WFP welcomes Japanese contribution to support critical emergency food assistance in Libya
Furthermore, the Government of Japan has recently confirmed a new contribution of US$ 0.5 million to provide general food assistance to some 8,500 vulnerable IDPs, host communities and returnees in the South of the country who are suffering from high food prices caused by the war in Ukraine. “WFP is extremely grateful to the Government of Japan for these generous contributions coming at a crucial time in a world struggling with the impact of COVID-19 and the conflict in Ukraine,” said Maysaa AlGhribawy, WFP’s Representative and Country Director in Libya.
Both Japanese contributions will allow WFP Libya to support thousands of people in need who are affected by the COVID-19 pandemic and rising food prices, with monthly in-kind nutritious and unconditional food assistance in the targeted districts across the country, where the market functionality has been greatly affected by global supply chain disruptions.
“Food security is one of the key sectors that Japan is tackling, in line with the ‘Food Security in Africa’ initiative,” launched at the sixth round of the Tokyo International Conference on African Development held in Nairobi in 2016 said Mr. Masaki Amadera, Chargé d’Affaires of Japan to Libya/Special Coordinator for Libya.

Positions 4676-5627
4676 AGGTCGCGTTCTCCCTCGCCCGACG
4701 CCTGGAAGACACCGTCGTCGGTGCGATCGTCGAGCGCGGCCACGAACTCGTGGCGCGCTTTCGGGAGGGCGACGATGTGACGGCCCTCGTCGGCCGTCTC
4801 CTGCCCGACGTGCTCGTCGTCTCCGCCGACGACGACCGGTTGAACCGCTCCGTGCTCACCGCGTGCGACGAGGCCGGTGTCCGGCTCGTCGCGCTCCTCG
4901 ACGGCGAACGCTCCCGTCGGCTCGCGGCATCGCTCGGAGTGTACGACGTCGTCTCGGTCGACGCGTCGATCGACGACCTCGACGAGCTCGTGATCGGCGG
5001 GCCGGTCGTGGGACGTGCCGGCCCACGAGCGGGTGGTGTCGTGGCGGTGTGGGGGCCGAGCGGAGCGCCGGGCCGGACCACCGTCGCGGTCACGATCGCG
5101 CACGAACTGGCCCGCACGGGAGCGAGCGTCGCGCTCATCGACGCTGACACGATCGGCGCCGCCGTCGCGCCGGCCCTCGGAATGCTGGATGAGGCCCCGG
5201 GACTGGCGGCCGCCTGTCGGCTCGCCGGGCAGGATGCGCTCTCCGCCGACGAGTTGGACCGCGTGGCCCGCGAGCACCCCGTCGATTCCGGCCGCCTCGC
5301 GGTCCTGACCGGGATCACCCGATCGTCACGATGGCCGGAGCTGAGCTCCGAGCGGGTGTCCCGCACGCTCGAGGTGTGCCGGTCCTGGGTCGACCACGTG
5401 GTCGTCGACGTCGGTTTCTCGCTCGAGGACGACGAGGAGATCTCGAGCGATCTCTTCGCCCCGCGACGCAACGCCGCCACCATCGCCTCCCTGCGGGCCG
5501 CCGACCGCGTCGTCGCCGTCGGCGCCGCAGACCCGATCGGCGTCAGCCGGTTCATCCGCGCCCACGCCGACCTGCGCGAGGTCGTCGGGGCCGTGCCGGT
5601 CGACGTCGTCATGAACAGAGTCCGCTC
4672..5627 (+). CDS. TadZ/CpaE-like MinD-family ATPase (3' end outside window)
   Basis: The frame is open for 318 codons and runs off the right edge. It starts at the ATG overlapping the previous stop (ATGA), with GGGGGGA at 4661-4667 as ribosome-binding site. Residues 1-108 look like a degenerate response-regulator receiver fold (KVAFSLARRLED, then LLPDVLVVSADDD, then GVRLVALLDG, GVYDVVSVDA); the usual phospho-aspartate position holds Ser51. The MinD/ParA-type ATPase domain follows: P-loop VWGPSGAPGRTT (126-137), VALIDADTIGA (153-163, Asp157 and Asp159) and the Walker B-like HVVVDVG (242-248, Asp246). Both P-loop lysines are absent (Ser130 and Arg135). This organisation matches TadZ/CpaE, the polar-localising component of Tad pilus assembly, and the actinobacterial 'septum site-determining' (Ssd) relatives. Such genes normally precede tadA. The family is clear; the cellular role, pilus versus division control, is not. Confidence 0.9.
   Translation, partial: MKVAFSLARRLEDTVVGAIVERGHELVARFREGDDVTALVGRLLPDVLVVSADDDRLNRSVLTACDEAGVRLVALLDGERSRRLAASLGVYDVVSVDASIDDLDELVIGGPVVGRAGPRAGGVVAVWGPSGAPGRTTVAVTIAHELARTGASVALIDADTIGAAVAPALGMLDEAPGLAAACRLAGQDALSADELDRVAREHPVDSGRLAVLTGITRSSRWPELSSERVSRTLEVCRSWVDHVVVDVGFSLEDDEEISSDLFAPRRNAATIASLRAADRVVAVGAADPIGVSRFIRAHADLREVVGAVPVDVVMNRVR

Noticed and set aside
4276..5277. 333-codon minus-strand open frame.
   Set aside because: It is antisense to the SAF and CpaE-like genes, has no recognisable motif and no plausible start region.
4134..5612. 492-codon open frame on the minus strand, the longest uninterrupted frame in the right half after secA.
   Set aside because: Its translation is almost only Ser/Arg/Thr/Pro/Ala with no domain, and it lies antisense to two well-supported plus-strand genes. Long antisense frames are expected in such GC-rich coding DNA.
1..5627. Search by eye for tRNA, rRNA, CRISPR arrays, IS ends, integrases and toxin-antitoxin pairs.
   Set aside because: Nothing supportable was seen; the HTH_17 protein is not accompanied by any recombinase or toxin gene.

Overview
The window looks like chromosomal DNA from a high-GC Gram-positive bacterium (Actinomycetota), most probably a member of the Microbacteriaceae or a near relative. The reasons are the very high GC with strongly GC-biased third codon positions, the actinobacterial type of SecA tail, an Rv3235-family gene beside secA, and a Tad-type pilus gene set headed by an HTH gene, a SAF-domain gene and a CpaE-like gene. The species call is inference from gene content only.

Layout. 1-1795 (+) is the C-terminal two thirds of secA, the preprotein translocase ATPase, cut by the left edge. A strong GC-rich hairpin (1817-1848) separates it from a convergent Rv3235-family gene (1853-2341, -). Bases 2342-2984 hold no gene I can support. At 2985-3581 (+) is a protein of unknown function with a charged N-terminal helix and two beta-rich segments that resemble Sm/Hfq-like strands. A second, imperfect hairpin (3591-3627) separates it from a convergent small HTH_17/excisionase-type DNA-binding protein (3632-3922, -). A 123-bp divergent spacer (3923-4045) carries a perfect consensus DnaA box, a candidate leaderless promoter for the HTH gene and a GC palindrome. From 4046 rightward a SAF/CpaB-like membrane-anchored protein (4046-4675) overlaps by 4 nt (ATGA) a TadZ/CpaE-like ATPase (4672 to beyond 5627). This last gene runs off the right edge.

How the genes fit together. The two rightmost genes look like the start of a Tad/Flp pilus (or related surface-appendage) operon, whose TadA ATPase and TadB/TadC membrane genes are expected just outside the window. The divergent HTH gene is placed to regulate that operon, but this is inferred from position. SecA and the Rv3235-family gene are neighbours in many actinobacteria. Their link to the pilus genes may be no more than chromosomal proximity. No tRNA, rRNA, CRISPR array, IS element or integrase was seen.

“Japanese contributions will not only support general food assistance to vulnerable communities but also the School Feeding Programme which will contribute to achieving three other goals; supporting the education of school children, stimulating local markets and agriculture, as well as creating job opportunities for the local communities, which we believe would contribute to the stability of the country,” Amadera added.
The Japanese support will also enable WFP Libya to lay the foundation for a more targeted social safety net system in the country. WFP plans to use part of the funds received from the Government of Japan towards the continuation of the central kitchen school feeding programme, targeting schoolchildren aged between 6 to 14 years in Benghazi city, in the eastern part of the country. WFP will provide these children with ready-to-eat meals such as canned tuna fish donated by Japan.
# # #
The United Nations World Food Programme is the world’s largest humanitarian organization, saving lives in emergencies and using food assistance to build a pathway to peace, stability and prosperity for people recovering from conflict, disasters and the impact of climate change.